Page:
link love

In case you haven’t seen it, this post from the onion pretty well sums up the week.  We have to say, though, the law enforcement responses have been really amazing.  It kind of brings back one’s faith in government… well, in public servants.  Not so much in NRA-sponsored politicians.  They still suck.

Sad about death, destruction, and random bombings? Hit reload at emergency kitten.

A good article from get rich slowly on how financial literacy classes don’t really work.

Fretful porpentine with some awesome art.

Penny-arcade with a really thoughtful strip on gun control.  More from mom-101 on the senate vote.

Bro says, “I guess my baby sister is cool. Or whatever,” from offbeat families.

Offbeat home loves on libraries.

OMG from academic cog.

Reassigned time talks about what life after tenure is like.  We hope more folks will chime in.

Microsoft excel error used in a conference paper to justify economic policy.  (Refereeing would not have found the excel error, btw.)  From arstechnica.

YOU NEED TO SEE THESE PICTURES from buzzfeed THEY ARE VERY IMPORTANT (ed: or have babies and puppies).  On the other hand, just babies.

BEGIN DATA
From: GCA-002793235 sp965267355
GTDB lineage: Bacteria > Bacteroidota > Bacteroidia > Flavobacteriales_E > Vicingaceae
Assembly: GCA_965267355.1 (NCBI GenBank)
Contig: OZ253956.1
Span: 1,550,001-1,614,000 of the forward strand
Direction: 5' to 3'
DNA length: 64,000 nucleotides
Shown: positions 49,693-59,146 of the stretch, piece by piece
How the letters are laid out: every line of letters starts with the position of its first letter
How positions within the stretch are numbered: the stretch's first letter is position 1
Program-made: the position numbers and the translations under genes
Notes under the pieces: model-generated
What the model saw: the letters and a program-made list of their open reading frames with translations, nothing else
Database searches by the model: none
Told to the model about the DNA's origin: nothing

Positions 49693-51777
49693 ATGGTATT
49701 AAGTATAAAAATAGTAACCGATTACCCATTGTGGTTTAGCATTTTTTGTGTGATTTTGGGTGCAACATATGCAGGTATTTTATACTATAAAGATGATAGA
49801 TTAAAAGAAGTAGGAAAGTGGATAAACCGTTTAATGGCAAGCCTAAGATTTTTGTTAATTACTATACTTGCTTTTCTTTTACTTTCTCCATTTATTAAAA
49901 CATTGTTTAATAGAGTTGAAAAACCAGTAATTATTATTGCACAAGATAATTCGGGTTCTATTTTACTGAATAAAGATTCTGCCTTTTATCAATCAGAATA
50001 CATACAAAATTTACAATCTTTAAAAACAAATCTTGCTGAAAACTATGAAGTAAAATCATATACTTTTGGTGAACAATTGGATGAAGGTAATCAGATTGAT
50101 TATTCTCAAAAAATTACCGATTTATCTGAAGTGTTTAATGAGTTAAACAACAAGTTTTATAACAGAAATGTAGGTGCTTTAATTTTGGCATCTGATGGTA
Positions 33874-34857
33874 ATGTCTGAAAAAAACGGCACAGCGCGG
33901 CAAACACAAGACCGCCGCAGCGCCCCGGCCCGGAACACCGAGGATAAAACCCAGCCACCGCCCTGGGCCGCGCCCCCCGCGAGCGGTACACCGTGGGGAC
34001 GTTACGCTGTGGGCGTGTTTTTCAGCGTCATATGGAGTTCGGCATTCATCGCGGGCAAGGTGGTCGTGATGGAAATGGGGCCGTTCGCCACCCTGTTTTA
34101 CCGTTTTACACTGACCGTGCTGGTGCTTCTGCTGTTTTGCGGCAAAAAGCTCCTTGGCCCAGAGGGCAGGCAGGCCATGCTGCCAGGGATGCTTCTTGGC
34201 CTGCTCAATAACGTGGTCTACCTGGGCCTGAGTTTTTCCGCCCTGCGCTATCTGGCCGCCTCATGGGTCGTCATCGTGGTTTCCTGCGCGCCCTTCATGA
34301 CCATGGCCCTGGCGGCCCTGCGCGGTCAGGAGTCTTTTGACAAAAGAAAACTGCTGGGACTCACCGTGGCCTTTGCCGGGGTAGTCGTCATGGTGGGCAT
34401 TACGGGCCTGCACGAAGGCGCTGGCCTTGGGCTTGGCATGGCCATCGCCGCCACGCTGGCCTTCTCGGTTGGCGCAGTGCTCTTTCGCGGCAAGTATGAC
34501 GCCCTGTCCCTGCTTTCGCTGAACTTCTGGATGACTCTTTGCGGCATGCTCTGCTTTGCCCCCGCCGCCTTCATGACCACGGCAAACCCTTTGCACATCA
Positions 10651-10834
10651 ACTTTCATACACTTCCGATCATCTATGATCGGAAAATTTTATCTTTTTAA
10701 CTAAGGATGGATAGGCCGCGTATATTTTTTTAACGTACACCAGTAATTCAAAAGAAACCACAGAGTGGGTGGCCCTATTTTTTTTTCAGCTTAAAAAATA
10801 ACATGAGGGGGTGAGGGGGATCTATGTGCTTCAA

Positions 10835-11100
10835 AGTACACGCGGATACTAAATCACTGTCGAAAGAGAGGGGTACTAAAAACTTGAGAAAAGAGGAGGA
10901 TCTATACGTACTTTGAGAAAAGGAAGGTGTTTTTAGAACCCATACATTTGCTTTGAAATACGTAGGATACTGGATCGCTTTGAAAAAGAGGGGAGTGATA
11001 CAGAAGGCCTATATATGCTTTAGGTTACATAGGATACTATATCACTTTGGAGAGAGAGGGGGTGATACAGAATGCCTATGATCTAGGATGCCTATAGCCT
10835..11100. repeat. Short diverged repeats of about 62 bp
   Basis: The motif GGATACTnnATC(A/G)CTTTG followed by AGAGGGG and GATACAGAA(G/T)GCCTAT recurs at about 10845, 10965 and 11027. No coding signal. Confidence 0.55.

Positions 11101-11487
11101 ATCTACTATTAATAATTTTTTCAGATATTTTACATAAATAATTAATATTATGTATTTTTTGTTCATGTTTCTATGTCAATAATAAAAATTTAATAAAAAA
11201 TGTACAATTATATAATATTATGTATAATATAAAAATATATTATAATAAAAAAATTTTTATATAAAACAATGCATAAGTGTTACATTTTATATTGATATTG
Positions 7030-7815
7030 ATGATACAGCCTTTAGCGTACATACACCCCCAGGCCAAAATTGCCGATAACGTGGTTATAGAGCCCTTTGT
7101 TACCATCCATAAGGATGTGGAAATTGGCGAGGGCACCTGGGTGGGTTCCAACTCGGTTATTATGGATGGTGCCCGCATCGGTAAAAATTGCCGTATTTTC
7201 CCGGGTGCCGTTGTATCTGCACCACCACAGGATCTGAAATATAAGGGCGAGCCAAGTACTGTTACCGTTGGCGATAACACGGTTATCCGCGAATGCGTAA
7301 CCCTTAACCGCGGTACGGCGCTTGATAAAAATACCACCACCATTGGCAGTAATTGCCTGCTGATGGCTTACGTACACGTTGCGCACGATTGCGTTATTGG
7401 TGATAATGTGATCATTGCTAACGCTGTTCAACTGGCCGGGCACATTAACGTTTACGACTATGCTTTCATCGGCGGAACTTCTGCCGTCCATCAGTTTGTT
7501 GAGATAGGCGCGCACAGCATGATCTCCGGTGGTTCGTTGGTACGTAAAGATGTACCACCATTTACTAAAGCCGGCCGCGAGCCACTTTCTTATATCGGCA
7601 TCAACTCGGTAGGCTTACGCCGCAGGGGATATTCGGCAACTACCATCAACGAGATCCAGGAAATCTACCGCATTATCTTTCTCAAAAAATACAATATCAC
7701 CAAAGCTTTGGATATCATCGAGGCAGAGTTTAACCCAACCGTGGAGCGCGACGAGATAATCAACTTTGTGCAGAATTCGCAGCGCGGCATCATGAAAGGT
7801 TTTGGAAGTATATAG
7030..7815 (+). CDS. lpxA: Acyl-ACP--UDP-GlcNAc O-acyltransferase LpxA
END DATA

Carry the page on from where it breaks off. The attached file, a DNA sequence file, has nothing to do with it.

SBC comics explains how extremists screw up communication.

Not of general interest on being a writer, and Dame Eleanor with a deliberately controversial post on negative spirals/group therapy vs. accountability.

Finally, if you haven’t checked out our Ask the Grumpies from yesterday, TRS could still use some advice (she adds info in the comments, as well).

We were in this week’s carnival of personal finance.


Ask the grumpies: A two-body problem solution?

Tenured rock star in the humanities (we picked this name for her) asks:

Here’s my advice question. It’s a big one but you guys seem smart about thinking through decisions rationally and I think you and your readership might have some valuable thoughts. My husband and I are trying to decide whether to move.  I am a recently-tenured assoc prof in a humanities discipline at a fancy private R1 university. I get paid well (for a humanities prof) and have modest research funds and a sweet teaching load.

My husband is the trailing spouse. He has been working as academic staff here in a job he does not like. His humanities field is insanely competitive (200+ applicants for every job; he has been a finalist 4 times). Meanwhile he has published a book with an extremely reputable academic press, published some articles, and started working in the field of digital humanities — doing his own new research project this way, teaching a class in it, and starting up a DH working group on campus. All of this on top of his fulltime academic staff job and with zero support from the school.